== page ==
A Claudio Abbado survey wouldn't be complete without at least one Mahler performance. Abbado has been conducting Mahler during his entire career and several of his discs remain prime choices. Included here is his 2004 traversal of the Ninth Symphony with the Gustav Mahler Youth Orchestra, taped in Rome. Deeply felt, as if guided by a sense of inner peace, Abbado softens the contrasts in dynamics, color and temperament to lead us towards a touching finale (although I could have done without the houselights slowly dimming to obscurity.)
The box doesn't omit Abbado as opera conductor, although only represented by concert performances of fragments of Verdi opera's – filmed as the Silvesterkonzert in 2000 at the Berlin Philharmonie. That said, the concert remains particularly enjoyable and forms an excellent introduction to some of Verdi's opera's. The semi-staged scenes from Un ballo in Maschera, Falstaff, Rigoletto, Don Carlos and La Traviata are vividly conducted, and sung and acted with immense flair by an attractive international cast including Andrea Rost, Carmela Remigio, Ramón Vargas, Anatoly Kocherga and Larissa Dyadkova.
The 2003 documentary from Paul Smaczny is what it says: "Sketches for a Portrait". Narrated by the Swiss actor Bruno Ganz, a close friend of the conductor's, the portrait remains deliberately vague and incomplete at the end of the run. Don't expect to find out much more about the man Abbado and the film mainly considers the recent years. All too short rehearsal footage alternates with Hölderlin poetry (Abbado's favorite poet) and interviews with the maestro himself as well as with musicians who played with him.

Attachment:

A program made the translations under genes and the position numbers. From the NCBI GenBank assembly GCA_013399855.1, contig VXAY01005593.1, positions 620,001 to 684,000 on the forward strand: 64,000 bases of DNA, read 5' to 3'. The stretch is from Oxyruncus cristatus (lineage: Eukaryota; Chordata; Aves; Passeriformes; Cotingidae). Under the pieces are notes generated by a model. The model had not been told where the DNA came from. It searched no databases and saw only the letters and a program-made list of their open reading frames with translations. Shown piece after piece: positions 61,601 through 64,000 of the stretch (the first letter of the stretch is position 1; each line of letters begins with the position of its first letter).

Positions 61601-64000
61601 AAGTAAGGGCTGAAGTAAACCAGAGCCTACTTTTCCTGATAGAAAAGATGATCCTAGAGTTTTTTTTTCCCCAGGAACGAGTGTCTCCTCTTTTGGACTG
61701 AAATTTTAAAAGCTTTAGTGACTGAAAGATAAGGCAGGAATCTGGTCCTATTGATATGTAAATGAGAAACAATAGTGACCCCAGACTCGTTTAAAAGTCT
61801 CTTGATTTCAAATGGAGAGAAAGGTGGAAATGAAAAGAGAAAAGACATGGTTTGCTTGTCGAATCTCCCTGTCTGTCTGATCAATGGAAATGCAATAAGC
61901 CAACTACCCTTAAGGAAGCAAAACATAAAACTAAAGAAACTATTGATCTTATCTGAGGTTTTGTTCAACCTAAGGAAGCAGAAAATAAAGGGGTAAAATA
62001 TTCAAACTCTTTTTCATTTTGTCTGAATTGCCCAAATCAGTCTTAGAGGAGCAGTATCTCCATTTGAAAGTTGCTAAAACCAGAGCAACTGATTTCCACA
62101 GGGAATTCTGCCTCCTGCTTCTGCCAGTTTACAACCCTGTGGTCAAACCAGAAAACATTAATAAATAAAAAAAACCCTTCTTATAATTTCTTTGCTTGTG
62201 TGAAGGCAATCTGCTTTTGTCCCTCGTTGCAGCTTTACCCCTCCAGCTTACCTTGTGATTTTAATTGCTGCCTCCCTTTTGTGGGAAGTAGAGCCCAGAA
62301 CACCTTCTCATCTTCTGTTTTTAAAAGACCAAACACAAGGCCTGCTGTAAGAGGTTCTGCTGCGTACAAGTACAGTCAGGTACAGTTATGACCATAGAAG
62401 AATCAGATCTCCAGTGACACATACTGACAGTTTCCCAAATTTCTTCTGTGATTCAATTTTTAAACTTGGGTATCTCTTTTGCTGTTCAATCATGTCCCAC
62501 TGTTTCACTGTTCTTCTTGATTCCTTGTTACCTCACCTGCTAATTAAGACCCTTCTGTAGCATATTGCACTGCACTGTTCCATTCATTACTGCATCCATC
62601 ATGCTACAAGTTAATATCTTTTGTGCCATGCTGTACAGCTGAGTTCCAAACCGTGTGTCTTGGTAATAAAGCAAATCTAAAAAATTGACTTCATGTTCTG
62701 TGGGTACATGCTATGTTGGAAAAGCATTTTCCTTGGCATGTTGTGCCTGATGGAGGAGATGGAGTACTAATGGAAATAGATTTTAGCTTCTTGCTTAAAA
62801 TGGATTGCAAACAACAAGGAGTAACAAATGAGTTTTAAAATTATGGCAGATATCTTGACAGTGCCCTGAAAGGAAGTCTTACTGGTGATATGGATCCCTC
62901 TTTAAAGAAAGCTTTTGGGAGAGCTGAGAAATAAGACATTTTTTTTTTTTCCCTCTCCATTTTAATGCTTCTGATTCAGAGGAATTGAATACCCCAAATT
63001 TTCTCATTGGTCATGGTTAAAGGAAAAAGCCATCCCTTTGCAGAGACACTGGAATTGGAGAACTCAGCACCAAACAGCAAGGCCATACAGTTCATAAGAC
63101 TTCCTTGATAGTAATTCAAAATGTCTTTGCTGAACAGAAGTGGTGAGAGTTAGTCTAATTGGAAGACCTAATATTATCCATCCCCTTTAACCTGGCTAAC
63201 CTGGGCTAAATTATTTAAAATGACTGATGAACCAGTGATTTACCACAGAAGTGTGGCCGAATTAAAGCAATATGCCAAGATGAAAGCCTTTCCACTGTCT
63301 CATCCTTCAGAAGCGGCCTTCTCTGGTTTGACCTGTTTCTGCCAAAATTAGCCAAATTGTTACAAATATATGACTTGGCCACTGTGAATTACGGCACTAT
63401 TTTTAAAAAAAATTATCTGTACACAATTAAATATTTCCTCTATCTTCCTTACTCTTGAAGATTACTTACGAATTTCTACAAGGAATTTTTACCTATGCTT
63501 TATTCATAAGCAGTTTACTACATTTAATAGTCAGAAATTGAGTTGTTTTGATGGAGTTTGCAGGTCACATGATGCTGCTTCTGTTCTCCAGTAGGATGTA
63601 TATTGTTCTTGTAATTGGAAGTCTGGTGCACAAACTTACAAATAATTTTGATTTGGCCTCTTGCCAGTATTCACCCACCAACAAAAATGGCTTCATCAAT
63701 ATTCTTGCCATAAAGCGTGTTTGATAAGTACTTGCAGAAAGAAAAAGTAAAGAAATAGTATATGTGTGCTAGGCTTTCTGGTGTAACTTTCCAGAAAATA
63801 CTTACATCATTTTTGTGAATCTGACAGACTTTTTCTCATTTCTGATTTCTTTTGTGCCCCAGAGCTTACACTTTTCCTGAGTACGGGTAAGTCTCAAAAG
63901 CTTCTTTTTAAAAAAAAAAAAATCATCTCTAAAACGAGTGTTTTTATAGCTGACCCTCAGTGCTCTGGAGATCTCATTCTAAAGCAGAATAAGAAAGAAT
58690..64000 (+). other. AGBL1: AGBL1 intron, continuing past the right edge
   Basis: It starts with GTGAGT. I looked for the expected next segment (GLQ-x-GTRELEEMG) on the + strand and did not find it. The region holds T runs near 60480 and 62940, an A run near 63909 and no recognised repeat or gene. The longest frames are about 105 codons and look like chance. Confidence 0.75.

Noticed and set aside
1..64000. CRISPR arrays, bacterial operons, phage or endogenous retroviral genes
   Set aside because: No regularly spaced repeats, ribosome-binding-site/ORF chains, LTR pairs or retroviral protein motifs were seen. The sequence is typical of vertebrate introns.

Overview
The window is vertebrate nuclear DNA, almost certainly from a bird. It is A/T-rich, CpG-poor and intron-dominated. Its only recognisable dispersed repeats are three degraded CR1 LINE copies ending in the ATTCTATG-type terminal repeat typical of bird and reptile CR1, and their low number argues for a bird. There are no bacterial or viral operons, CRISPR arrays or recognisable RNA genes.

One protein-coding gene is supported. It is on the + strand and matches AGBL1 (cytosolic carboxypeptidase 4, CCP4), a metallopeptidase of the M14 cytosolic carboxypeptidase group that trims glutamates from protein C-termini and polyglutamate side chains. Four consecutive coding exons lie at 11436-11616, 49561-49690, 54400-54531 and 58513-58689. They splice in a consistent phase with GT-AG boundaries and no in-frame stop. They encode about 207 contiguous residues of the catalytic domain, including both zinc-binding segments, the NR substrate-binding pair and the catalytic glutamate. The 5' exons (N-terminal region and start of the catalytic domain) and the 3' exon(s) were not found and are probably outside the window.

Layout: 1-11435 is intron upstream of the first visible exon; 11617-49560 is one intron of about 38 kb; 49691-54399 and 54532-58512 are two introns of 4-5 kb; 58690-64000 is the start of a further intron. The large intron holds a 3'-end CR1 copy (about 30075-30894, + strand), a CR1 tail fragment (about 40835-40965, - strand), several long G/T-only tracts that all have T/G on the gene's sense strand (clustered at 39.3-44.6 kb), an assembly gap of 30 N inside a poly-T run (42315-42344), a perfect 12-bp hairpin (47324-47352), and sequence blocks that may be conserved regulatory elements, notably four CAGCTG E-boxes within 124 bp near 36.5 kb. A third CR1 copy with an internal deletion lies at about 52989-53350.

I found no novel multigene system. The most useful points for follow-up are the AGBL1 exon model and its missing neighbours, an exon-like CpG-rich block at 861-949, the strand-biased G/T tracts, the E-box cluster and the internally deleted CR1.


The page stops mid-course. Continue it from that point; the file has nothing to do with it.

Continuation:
The most recent disc features Abbado with his Orchestra Mozart performing the six Brandenburg Concertos from J.S. Bach in concert at the lovely Teatro Municipale Romolo Valli in Reggio Emilia, Italy in April 2007. Abbado's input is here definitely more modest, yet while there is no doubt these talented musicians could do as well without a "concertatore" or conductor, he subtly adds the finishing touches. There is an air of relaxed congeniality, of making music together, and with distinguished soloists like Giuliano Carmignola, Michala Petri, Jacques Zoon and Mario Brunelli, Abbado's creed on the importance of listening to each other is most convincingly put into practice. Or to paraphrase the maestro, if we would listen more to each other, it would be a better world.
Copyright © 2013, Marc Haegeman